Vox turturis audita est in terra nostra

Something went twang in my lower back on Friday morning – not for the first time – and I found myself lurching about, my posture the contour of a half-clasped knife.  I blame myself.  Poor posture – too much lolloping around.  Our practice physio used to tell me off when I slouched in front of the computer.    It was bad timing on Friday as I had a full day, entertaining guests to morning coffee, a bucolic stroll, lunch, and a trip to Glasgow in the evening for a concert.  I got through it.

The Scottish Chamber Orchestra played a programme in Glasgow City Halls entitled, “A very British Adventure”.  Grace Williams, Anna Clyne (the composer present), Dowland, Britten, and Vaughan Williams.  The viola player Timothy Ridout played Britten’s Lachrymae, and Vaughan Williams’ Flos Campi.  Like all great string players, Ridout is completely relaxed.  The viola seems to suspend itself in front of the player, of its own accord, in situ.  I hold on to mine for dear life.  That’s probably why I’ve got a sore back.

The playing and singing on Friday was of the highest quality.  Yet the hall was two thirds empty.  Are we a bunch of philistines?  I’ve just finished reading the pianist András Schiff’s memoir Music Comes out of Silence (Weidenfeld and Nicolson 2020).  It is very high flown.  Schiff reveres Bach and Beethoven.  I don’t think he thinks much of Lady Gaga.  And he doesn’t appear to suffer philistines gladly.  A bit pompous, a bit snooty perhaps? 

Being as stiff as a board come Sunday evening, I had little energy left but to sit and stare at the telly with a glaikit expression on my face.  I watched the BAFTAs.  The Academy bestowed its highest honour, the Fellowship, on Sir Billy Connolly.  I was reminded of a time back in the 80s when I worked for six months in Brisbane, Queensland.  I think it may have been on Hogmanay 1985 that, wandering amid the various festivities on the banks of the Brisbane River, I chanced upon the Scottish singer and entertainer Andy Stewart, on tour, no doubt, in the twilight of his career.  Of course I instantly recognised the stocky, kilted figure, the rather old-fashioned style of the White Heather Club, the songs, many of them, like Scottish Soldier, of a militaristic flavour so suited to Stewart’s charisma, that could be stirring, almost rabblerousing.  I recall he made a reference to the Falklands “conflict” – still very raw.  He belonged to a cadre of entertainers who would be wheeled out back home in Scotland to celebrate “the bells”, people like the lugubrious John Grieve, and the cadaverous Duncan Macrae and “the wee cock sparra”.  The man hit the boey, though he wusnae his farrah.  We would watch them at the close of the year and say, “That’s really terrible.”  Now looking back, we think of it as a golden age.   

Andy Stewart didn’t make a connection with Brisbane.  I guess the whole package was completely alien to a casual audience of predominantly youthful Australians.  If at that time they had responded to anything Scottish at all, it might have been to Annie Lennox of The EurhythmicsSisters are doing it for themselves was current.  I recall feeling embarrassed for Andy.  The end of an era.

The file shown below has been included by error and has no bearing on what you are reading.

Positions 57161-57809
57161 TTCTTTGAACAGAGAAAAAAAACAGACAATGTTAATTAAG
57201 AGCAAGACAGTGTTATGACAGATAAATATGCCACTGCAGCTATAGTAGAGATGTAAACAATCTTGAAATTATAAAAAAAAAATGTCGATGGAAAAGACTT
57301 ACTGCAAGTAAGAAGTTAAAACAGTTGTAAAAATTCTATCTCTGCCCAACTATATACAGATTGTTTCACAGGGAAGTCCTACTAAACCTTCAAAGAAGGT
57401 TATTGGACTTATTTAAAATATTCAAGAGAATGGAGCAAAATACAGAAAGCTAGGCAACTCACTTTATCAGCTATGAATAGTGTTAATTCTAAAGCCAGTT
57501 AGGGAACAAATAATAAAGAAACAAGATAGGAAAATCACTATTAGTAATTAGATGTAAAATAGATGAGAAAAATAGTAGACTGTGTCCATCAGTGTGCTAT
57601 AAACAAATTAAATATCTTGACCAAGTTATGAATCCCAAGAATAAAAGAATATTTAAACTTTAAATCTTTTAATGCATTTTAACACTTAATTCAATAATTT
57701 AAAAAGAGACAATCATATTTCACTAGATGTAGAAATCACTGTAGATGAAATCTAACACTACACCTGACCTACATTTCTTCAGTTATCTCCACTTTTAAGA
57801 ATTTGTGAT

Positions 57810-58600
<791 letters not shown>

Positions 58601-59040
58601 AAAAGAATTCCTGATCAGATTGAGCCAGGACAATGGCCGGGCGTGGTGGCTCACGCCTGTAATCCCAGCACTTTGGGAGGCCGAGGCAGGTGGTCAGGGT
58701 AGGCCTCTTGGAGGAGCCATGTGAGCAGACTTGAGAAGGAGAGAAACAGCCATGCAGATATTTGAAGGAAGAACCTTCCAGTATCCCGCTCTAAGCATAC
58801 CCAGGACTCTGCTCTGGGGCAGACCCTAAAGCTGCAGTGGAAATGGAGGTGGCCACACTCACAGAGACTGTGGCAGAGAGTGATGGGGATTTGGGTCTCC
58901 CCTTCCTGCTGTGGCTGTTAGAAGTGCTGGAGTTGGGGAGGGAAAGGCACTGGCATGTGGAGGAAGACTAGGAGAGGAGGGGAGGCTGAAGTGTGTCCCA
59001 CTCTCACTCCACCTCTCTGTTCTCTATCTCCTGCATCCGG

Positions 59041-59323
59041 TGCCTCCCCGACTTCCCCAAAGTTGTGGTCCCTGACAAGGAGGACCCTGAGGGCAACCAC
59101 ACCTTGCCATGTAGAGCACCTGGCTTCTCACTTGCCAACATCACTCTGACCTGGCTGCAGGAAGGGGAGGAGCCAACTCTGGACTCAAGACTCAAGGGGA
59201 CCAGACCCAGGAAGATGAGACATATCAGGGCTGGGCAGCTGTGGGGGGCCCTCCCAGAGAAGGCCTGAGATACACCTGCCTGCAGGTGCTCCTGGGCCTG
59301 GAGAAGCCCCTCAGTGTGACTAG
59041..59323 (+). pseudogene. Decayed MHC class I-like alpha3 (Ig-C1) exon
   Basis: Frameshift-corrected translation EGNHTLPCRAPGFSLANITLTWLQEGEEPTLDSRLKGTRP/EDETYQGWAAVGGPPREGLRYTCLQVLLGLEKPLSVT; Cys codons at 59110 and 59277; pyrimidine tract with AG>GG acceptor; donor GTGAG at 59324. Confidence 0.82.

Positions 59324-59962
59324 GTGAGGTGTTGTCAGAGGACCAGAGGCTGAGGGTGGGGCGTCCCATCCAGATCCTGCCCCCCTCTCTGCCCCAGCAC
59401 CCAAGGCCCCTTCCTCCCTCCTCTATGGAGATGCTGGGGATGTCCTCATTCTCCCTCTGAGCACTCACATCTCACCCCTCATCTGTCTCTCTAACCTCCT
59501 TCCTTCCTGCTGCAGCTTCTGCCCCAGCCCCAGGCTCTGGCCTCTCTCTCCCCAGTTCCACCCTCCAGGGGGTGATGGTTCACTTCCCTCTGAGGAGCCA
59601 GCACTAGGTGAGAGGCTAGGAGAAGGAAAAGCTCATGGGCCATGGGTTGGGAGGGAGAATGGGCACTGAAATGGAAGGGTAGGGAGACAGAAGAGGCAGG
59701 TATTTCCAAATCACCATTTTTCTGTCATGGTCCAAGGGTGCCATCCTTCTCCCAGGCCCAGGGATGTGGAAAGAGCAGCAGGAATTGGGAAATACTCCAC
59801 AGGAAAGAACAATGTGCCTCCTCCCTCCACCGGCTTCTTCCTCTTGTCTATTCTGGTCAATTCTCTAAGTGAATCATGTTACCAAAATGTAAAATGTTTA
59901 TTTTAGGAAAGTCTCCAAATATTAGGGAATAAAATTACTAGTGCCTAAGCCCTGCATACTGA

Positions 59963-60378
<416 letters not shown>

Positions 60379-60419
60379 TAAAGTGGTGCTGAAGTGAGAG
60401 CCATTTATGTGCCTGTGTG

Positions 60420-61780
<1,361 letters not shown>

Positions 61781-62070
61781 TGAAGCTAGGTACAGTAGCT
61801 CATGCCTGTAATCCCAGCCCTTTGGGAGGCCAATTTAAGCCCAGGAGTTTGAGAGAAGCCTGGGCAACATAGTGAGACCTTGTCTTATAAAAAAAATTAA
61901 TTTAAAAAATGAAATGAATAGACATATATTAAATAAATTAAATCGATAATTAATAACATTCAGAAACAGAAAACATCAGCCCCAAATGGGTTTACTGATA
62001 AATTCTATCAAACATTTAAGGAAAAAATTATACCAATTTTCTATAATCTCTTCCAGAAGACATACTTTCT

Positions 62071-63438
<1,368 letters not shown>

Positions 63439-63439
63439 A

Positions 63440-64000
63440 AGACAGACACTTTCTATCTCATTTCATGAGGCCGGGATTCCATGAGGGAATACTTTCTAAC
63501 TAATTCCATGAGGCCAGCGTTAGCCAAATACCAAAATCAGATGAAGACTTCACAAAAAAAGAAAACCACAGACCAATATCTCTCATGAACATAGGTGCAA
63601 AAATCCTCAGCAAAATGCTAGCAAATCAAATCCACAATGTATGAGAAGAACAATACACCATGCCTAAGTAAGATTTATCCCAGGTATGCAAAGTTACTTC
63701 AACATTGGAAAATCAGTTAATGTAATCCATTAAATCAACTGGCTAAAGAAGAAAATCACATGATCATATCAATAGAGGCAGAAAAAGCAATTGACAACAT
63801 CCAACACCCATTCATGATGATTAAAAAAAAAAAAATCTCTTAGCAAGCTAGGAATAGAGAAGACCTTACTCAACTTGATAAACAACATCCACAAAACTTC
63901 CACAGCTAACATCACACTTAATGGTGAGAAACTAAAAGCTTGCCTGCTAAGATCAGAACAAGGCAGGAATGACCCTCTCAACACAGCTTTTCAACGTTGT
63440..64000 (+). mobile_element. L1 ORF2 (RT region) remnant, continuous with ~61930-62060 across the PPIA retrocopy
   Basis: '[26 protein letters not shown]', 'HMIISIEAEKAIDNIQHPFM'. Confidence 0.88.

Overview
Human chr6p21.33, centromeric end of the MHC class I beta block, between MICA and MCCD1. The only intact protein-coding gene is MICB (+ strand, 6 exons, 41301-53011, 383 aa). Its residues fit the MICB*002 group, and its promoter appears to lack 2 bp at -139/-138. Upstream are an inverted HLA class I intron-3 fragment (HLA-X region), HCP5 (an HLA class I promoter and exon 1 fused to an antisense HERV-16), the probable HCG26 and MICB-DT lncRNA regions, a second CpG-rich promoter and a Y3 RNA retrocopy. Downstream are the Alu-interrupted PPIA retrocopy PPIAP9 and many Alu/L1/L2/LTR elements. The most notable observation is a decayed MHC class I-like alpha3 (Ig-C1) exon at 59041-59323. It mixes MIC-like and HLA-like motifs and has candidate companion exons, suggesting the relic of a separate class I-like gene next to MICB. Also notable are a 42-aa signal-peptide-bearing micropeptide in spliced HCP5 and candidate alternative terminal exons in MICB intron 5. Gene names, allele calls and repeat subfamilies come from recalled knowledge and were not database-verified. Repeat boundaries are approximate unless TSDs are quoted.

I had a similar fin-de-siècle experience last night watching the BAFTAs.  Billy Connolly wasn’t present at London’s Royal Festival Hall to collect his gong, but he appeared in a pre-recorded message from his home in Florida.  He has Parkinson’s disease (he previously said that he very much wished Parkinson had kept it to himself) and he has been retired from the stage for two years.  He was very pleased and happy to accept the award.  He told a little anecdote that wasn’t meant to be particularly funny, but rather to illustrate how the world has changed over half a century.  In Shetland he had lost an earring and had gone into a jeweller’s shop to find a replacement.  The jeweller couldn’t understand that he was seeking an item for himself, and not for his lady.      

I think Sir Billy did well to stay in Florida, to speak from a position of retirement, and to speak naturally, without any sense of performance.  Clearly the British Academy of Film and Television has moved on.  Their accolade to the Scottish comedian was polite, formal, and brief.  What it lacked was a sense of love.  For that, you needed to have listened earlier in the day to Sir Michael Parkinson and Dame Judi Dench, on Paddy O’Connell’s radio show Broadcasting House.  But of course Michael and Judi are octogenarians.  Already, Connolly belongs to a different world.  I saw him in his pomp, performing in Auckland, a couple of years after I saw Andy Stewart in Brisbane.  He occupied the stage solo for over three hours and the time flew; it felt to me like about twenty hilarious minutes.   

As for the BAFTAs themselves, they were almost completely incomprehensible to me.  That is not surprising, as I watch hardly any TV, so I didn’t know any of the actors, and I didn’t know any of the shows.  And I didn’t care.  Normally I’m rather attracted to a bit of glitz and glamour.  But this left me completely cold.  I suppose I, too, belong to a different world.  The future is a foreign country!             

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